Illig Maschinenbau GmbH & Co. KG — which, for years, has advanced in-mold labeling for thermoforming (IML-T) — has worked for the past two years with PFF Group to supply the UK packaging producer with processing machinery to allow it to make a new food-grade packaging concept. Dubbed IMPAC-T, the system enables the production of recycled PET (rPET) hybrid pots with a card wrap in a single process.


“Using rPET gives industries like dairy an opportunity to switch from traditional polypropylene to circular economy packaging,” says PFF. 

Alston Dairy is the first PFF customer to adopt the new IMPAC-T packaging for some of its yogurt products. PFF says the inline manufacturing process uses less energy and enables a higher volume of recycled PET to be incorporated. The process uses at least 50% post-consumer recycled PET with the ability to boost that up to 100%. The card wrap uses up to 100% post-consumer waste; any virgin content is sourced from certified sustainable forest products. 
Both the plastic and card can be easily separated by the consumer for onward recycling and the materials can be reprocessed back into packaging. The IMPAC-T process is said to offer a 46% carbon footprint reduction compared to the current assembly system.

Thermoforming benefits for thin-wall packaging

When it comes to rigid, thin-wall packaging generally, thermoforming is the process that enables the thinnest wall thicknesses with high top-load strength values, according to Carlin’s colleague Sven Engelmann. Head of packaging technology at Illig Maschinenbau and a board member of SPE’s European Thermoforming Division, Engelmann added:

  • Thin packaging walls deliver economic and environmental benefits;

  • fast processes deliver high output quantities;

  • mold costs are lower compared to injection molding;

  • most thermoforming applications require only one mold half.

Steve Zamprelli, vice president of 77-year-old Formed Plastics on New York’s Long Island, added his perspective on some of the advantages of thermoforming: 

  • Typically, it is a low-stress process that enables parts to be produced stronger with fewer concerns of twist or warp.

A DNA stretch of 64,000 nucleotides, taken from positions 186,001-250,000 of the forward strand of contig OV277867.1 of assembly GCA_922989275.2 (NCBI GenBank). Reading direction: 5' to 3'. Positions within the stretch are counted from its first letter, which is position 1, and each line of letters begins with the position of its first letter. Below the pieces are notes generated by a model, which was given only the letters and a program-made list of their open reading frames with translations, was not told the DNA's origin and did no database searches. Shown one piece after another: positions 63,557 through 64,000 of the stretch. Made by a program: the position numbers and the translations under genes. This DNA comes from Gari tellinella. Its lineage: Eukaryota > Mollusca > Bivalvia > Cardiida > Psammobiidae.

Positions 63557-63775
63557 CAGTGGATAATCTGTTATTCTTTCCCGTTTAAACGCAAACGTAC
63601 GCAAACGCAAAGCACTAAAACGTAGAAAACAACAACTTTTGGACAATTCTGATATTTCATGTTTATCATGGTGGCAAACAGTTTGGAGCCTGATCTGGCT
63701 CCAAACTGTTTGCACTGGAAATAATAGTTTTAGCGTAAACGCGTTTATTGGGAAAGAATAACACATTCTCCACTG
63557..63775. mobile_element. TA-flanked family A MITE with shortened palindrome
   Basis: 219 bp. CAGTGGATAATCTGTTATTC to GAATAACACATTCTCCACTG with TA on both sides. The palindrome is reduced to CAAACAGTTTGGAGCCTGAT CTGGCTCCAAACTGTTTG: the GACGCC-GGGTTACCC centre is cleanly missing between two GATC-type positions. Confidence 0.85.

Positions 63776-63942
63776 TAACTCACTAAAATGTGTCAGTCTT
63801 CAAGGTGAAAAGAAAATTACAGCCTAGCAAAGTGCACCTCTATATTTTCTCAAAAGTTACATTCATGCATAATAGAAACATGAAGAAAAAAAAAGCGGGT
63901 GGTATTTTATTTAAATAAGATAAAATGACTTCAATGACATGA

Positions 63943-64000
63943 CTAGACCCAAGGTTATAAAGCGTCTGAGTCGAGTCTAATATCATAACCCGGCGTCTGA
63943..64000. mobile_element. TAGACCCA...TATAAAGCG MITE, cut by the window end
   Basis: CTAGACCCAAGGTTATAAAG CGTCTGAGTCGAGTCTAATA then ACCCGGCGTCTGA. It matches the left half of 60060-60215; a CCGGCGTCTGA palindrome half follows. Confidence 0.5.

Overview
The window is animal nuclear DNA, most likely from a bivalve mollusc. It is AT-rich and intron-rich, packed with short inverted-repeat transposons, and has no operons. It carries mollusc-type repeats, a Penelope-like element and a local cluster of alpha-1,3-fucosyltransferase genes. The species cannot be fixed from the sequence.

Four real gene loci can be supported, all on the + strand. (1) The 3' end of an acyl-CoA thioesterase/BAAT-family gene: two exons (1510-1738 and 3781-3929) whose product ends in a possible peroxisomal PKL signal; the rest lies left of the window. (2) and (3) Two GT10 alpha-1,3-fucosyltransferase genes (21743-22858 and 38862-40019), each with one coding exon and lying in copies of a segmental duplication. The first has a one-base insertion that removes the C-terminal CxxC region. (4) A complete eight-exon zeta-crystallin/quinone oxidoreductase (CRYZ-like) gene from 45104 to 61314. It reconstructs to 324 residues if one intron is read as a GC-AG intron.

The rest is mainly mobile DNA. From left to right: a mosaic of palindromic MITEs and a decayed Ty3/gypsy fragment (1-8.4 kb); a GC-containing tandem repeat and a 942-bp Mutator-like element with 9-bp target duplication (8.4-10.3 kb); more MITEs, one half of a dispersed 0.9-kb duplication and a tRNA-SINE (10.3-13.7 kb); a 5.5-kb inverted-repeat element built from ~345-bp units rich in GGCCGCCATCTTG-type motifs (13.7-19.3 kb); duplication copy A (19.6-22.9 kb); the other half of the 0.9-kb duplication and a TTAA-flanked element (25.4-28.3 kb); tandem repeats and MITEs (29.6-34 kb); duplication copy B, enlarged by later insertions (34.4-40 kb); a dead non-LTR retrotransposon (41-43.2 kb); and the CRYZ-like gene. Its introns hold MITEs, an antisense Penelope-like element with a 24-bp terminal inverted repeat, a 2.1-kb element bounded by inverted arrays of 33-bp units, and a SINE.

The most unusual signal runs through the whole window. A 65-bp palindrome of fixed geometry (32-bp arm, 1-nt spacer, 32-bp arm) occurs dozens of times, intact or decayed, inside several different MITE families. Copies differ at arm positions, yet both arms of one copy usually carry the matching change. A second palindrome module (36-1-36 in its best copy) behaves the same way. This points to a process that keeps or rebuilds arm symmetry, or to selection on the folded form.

• Faster speed to market, typically with lower tooling costs, allows for changes to be done easily in secondary machining operations.

  • It offers the ability to change material wall thicknesses and use a variety of materials on the same mold.

  • Processors usually can produce larger parts with lower costs and in reduced quantities.

  • And they also can produce parts in lower batch releases.

Dordan: Reduced tooling costs and a boost in productivity

Another packaging thermoformer, Dordan Manufacturing Inc., is a 61-year-old, third-generation, family-owned company based in Woodstock, IL, near Chicago. 

Chandler Slavin-Bond, principal and chief marketing officer, notes that thermoforming, through increased mold sizes and faster production, has come to dominate the production of thin-wall products such as drink cups and lids and food containers. “Here,” she says, “the reduction in tooling costs and productivity gains are significant when compared to injection molding.”


Additionally, she says, twin-sheet forming — the process of creating hollow plastic parts with double walls or multiple layers — is making inroads in the industrial blow molding market. “Like with injection molding, twin-sheet thermoform tooling is less expensive than blow molding tooling . . . and  it allows for the production of more complex shapes.” 

Macroeconomic factors have helped to drive growth in another product area, according to Slavin-Bond. As companies continue to reshore their manufacturing operations from China and elsewhere, Dordan is seeing strong growth in demand for the thermoformed plastic trays that assist in automated parts assembly operations. These rigid, thin-wall trays are used to precisely position components on assembly lines.


Additionally, she noted, “We pushed the processing limitations in the production of the thermoformed shoe boxes for Nike’s SB Green Lobster sneaker debut.” Nike markets these shoes to skateboarders and leveraged the lobster theme with a thermoformed box that mimics the totes used on commercial fishing vessels. Nike topped the thermoformed box with a 1/8-inch-thick sheet of acrylic decorated to look like a frozen lake.

Despite these innovations and advances, Waddell says, “Many people don’t know what the capabilities are [of thermoforming]. They don’t know about twin-sheet or pressure forming, or what can be achieved using those processes. They think everything would have to be injection molded.” But as individuals such as Waddell, Carlin, Engelmann, and Slavin-Bond continue to evangelize for the technology and all that it offers, that may begin to change. 

Finally, for some more examples of novel and innovative thermoformed parts, check out this PlasticsToday slide show of some of the winners of the SPE Thermoforming Division‘s biennial parts competition. The group presented the awards during its Oct. 23 to 26 conference in Cleveland.

About the Author(s)

Robert Grace

Robert Grace is a writer, editor, and marketing communications professional who has been active in B2B journalism since 1980. After editing trade publications in London for seven years, he returned to the US in 1989 to help start the weekly Plastics News. Bob was PN’s editor-in-chief for 25 years and also served as its associate publisher and conference director. In May 2014 he founded RC Grace LLC and has developed an active freelance business.